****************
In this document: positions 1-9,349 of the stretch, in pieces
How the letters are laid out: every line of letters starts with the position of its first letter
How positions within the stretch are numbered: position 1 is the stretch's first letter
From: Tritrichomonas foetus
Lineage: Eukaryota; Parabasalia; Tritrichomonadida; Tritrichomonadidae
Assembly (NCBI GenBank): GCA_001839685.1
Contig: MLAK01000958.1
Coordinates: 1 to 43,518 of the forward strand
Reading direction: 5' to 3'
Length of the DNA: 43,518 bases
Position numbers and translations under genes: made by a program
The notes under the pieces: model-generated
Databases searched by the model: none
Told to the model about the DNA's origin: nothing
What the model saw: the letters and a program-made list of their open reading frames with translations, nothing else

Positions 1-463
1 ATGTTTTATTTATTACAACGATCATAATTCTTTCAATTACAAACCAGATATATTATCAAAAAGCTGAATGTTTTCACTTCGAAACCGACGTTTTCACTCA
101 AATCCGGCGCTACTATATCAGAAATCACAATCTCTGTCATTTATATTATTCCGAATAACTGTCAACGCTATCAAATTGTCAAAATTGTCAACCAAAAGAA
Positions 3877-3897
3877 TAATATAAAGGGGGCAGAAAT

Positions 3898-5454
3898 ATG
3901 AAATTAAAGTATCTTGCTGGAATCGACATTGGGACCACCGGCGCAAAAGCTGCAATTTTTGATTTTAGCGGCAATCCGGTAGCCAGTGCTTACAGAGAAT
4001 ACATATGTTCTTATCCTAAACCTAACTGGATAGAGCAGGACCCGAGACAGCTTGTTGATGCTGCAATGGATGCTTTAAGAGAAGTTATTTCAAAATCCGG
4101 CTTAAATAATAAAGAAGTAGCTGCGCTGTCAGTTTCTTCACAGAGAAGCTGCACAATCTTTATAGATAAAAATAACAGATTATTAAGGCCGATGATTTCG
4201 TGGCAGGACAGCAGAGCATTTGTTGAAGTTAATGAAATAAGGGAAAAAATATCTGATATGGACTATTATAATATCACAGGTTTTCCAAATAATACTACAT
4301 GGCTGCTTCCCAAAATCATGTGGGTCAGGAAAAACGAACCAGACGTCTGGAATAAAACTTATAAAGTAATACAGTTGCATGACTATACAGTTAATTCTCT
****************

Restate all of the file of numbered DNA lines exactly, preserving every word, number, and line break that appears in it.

In this document: positions 1-9,349 of the stretch, in pieces
How the letters are laid out: every line of letters starts with the position of its first letter
How positions within the stretch are numbered: position 1 is the stretch's first letter
From: Tritrichomonas foetus
Lineage: Eukaryota; Parabasalia; Tritrichomonadida; Tritrichomonadidae
Assembly (NCBI GenBank): GCA_001839685.1
Contig: MLAK01000958.1
Coordinates: 1 to 43,518 of the forward strand
Reading direction: 5' to 3'
Length of the DNA: 43,518 bases
Position numbers and translations under genes: made by a program
The notes under the pieces: model-generated
Databases searched by the model: none
Told to the model about the DNA's origin: nothing
What the model saw: the letters and a program-made list of their open reading frames with translations, nothing else

Positions 1-463
1 ATGTTTTATTTATTACAACGATCATAATTCTTTCAATTACAAACCAGATATATTATCAAAAAGCTGAATGTTTTCACTTCGAAACCGACGTTTTCACTCA
101 AATCCGGCGCTACTATATCAGAAATCACAATCTCTGTCATTTATATTATTCCGAATAACTGTCAACGCTATCAAATTGTCAAAATTGTCAACCAAAAGAA
Positions 3877-3897
3877 TAATATAAAGGGGGCAGAAAT

Positions 3898-5454
3898 ATG
3901 AAATTAAAGTATCTTGCTGGAATCGACATTGGGACCACCGGCGCAAAAGCTGCAATTTTTGATTTTAGCGGCAATCCGGTAGCCAGTGCTTACAGAGAAT
4001 ACATATGTTCTTATCCTAAACCTAACTGGATAGAGCAGGACCCGAGACAGCTTGTTGATGCTGCAATGGATGCTTTAAGAGAAGTTATTTCAAAATCCGG
4101 CTTAAATAATAAAGAAGTAGCTGCGCTGTCAGTTTCTTCACAGAGAAGCTGCACAATCTTTATAGATAAAAATAACAGATTATTAAGGCCGATGATTTCG
4201 TGGCAGGACAGCAGAGCATTTGTTGAAGTTAATGAAATAAGGGAAAAAATATCTGATATGGACTATTATAATATCACAGGTTTTCCAAATAATACTACAT
4301 GGCTGCTTCCCAAAATCATGTGGGTCAGGAAAAACGAACCAGACGTCTGGAATAAAACTTATAAAGTAATACAGTTGCATGACTATACAGTTAATTCTCT